Okomu Oil Plc is a leading Oil Palm company and has been in operations in Nigeria since December 1979. The company is owned 62.69% by Socfinaf SA (incorporated in Luxembourg) and 9.96% by Stanbic Nominees. Other Nigerians own the balance. The company’s recent 9 months results showed pre-tax profits rose 28% to N2.7billion with earnings per share for the period of N2.18 on track to beat last years estimate of N2.91.
Okomu Oil currently trades at N24. 8 (after trading at an average of N35 this year) has now dropped a 37% year to date and is currently trading at its one year low. So this begs the question, is this share price undervalued or perhaps overvalued?
Price Earnings Ratio – At the current price of N26.8 Okomu Oil has a trailing P/E ratio of 10.9x and a forward P/E ratio of about 9.3x assuming it post an earnings per share of N3.1. That P/E ratio is now at a discount to the wider index but now below Presco which still has a P/E ratio of 14x. If you recall that Okomu Oil for long had a P/E ratio of 15x when it traded between N33 to N35 then this price may just be about right for the company. (Prices as at November 21, 2014)
Price to book ratio – Okomu Oil currently has a Price to book ratio of 1.1x considering that it currently has a Net Asset Per share of N25.17 (as at September 2014). Just a month ago the price to book ratio was about 1.4x. Okomu Oil’s Net Asset Per Share in my opinion may need to be adjusted to strip out some accounting classifications, thus giving you a better valuation outlook. Currently, net assets includes about N13.9billion (as at 2013) in biological assets that are included in their figure for retained earnings. These are purely IFRS provisions which captures the value of the company’s biological assets annually. This figures can increase or be impaired depending on the valuation carried out periodically.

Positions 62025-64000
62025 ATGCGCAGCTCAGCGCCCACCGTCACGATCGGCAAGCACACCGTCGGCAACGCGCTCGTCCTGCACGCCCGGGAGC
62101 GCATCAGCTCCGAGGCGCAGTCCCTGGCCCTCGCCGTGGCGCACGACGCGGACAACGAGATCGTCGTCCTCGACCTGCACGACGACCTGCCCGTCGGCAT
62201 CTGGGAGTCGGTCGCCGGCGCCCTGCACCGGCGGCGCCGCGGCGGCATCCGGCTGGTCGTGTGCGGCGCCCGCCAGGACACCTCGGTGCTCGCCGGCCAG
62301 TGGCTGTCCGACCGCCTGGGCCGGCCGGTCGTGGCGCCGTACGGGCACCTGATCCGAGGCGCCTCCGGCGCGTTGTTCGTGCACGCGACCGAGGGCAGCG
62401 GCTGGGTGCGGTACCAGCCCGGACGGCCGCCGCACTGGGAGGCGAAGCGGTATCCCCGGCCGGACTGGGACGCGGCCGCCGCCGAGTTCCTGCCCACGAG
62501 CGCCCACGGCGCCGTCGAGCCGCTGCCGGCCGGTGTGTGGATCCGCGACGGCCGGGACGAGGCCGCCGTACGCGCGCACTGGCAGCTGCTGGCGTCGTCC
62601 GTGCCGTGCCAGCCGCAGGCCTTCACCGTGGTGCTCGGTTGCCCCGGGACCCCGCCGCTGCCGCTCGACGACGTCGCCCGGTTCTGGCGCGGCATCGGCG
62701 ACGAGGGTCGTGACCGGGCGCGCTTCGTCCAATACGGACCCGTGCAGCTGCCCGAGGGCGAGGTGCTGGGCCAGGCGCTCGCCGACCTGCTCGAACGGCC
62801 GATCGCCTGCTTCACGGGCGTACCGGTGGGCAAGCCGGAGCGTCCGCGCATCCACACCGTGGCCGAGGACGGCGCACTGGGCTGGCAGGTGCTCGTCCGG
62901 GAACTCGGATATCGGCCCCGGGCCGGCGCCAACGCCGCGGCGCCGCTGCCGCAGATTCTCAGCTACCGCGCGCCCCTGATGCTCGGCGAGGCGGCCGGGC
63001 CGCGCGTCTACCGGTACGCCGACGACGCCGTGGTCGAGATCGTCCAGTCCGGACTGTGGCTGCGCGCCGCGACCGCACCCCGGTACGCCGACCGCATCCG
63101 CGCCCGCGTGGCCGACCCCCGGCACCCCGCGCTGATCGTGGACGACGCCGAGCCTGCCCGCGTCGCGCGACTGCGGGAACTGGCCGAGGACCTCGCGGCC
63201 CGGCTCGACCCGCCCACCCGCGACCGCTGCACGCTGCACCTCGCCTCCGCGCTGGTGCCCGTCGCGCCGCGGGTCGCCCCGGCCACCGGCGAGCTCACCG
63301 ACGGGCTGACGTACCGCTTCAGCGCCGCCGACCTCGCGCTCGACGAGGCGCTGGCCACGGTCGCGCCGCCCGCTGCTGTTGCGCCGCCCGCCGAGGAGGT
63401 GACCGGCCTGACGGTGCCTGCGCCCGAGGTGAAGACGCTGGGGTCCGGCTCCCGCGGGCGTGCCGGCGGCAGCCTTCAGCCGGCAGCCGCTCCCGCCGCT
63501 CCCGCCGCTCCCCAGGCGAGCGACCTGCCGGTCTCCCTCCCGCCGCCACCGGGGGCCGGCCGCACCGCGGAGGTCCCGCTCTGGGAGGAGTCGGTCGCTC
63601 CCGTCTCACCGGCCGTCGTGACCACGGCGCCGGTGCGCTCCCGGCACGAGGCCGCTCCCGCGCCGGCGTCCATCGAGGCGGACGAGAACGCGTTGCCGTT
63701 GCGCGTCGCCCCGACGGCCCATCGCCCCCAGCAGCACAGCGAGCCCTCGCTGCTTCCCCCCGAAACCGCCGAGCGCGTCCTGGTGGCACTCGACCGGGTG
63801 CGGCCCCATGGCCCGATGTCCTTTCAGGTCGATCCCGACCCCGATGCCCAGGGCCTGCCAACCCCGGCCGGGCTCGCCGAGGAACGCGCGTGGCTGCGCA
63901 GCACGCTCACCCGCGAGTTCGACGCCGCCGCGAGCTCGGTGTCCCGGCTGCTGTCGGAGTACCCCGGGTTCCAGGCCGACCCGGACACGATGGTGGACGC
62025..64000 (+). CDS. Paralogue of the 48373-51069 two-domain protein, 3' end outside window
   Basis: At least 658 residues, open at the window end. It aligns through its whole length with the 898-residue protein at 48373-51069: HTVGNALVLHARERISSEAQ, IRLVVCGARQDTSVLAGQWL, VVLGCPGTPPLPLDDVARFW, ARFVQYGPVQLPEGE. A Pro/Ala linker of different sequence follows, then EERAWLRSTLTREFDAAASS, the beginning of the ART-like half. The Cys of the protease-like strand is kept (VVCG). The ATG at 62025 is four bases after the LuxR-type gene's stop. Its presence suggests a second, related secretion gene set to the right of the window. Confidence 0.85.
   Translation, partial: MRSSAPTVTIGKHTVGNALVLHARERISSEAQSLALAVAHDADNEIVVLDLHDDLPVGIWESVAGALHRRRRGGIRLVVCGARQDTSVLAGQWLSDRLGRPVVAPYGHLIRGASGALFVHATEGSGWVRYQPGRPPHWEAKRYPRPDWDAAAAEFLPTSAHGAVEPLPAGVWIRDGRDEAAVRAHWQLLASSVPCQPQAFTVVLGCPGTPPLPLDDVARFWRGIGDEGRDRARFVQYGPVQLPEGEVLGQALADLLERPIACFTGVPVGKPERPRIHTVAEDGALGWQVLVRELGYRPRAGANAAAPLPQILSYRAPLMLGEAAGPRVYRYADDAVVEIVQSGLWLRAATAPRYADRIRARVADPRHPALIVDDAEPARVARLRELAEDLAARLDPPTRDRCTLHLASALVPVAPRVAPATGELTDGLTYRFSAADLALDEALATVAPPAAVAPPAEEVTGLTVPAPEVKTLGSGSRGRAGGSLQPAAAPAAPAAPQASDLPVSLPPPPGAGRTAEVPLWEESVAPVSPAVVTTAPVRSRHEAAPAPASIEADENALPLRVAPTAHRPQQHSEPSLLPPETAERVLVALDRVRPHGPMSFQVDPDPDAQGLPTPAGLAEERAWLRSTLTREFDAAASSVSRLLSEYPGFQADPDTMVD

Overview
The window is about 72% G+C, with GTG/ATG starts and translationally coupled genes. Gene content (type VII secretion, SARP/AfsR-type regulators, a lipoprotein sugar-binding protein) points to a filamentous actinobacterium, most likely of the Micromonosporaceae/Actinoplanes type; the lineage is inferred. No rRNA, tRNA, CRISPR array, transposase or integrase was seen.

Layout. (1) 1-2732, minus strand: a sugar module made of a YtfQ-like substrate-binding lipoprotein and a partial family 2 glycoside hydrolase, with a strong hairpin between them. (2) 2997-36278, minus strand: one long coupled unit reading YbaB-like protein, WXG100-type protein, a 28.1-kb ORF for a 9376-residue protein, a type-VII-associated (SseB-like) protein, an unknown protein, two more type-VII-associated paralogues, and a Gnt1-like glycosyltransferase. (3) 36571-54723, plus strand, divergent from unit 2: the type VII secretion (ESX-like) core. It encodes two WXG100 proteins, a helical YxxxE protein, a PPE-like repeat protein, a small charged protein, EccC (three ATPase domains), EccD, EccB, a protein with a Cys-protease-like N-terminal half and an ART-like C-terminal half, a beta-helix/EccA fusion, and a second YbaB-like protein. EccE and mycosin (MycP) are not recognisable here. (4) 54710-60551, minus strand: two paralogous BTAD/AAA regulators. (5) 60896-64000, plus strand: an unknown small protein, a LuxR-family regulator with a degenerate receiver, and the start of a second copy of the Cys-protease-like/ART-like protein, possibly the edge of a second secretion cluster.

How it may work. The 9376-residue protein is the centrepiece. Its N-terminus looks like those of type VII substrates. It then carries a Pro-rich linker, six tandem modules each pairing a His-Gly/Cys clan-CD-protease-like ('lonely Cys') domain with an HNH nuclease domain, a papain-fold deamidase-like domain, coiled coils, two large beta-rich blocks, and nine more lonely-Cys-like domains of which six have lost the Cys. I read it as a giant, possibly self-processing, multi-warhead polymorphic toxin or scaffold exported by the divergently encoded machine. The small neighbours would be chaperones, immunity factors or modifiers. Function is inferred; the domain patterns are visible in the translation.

Biological assets include land and the natural assets on it such as rubber and oil palm plantations. IFRS allows the company to regularly value those assets and record the surplus under retained earnings are deduct the impairment in value under retained earnings as well.
If you then decide to strip that out Net Assets drops to about N11billion currently or N10.6 per share taking price to book ratio to over 2x.
PEG Ratio – Using an adjusted compounded earnings growth of 6% over the last 5 years, the company will have a PEG ratio that currently stands at about 1.6x. Earnings might grow by 20% YoY by December this year, however Okomu Oil hasn’t reported a consistent earnings growth in the last five years making such a growth unusable for future projections. The volatility in the commodities market is also a factor. Also, for Okomu Oil to grow back to the N7.53 earnings per share it attained in 2012 it will have to grow earnings by a CAGR of 21% for the next five years or 37% in the next three years. That seems highly unlikely at the moment and will suggest this price already is attracting a high multiple on its earnings ability. Okomu Oil gave a one for one bonus issue in 2013 ensuring that it needed to boost profitability significantly to grow EPS.
Present value of Future Earnings – Adjusting for the accounting profits in retained earnings will give Okomu Oil an adjusted value of N10.6 makes N25 just about right.
We bought Okomu Oil in September at about N35 a huge premium to its current price of N26. This thesis suggest the intrinsic value of this stock is in the region of N25 (If you decide to ignore the value of the Biological Assets). But for a company in Oil Palm business, Biological Assets are very valuable assets and can’t be totally ignored. Without the biological assets (comprising lands and natural assets situated on it) the company probably will not be in business. This makes the current price of N25-N26 a bargain for anyone looking to buy Okomu Oil.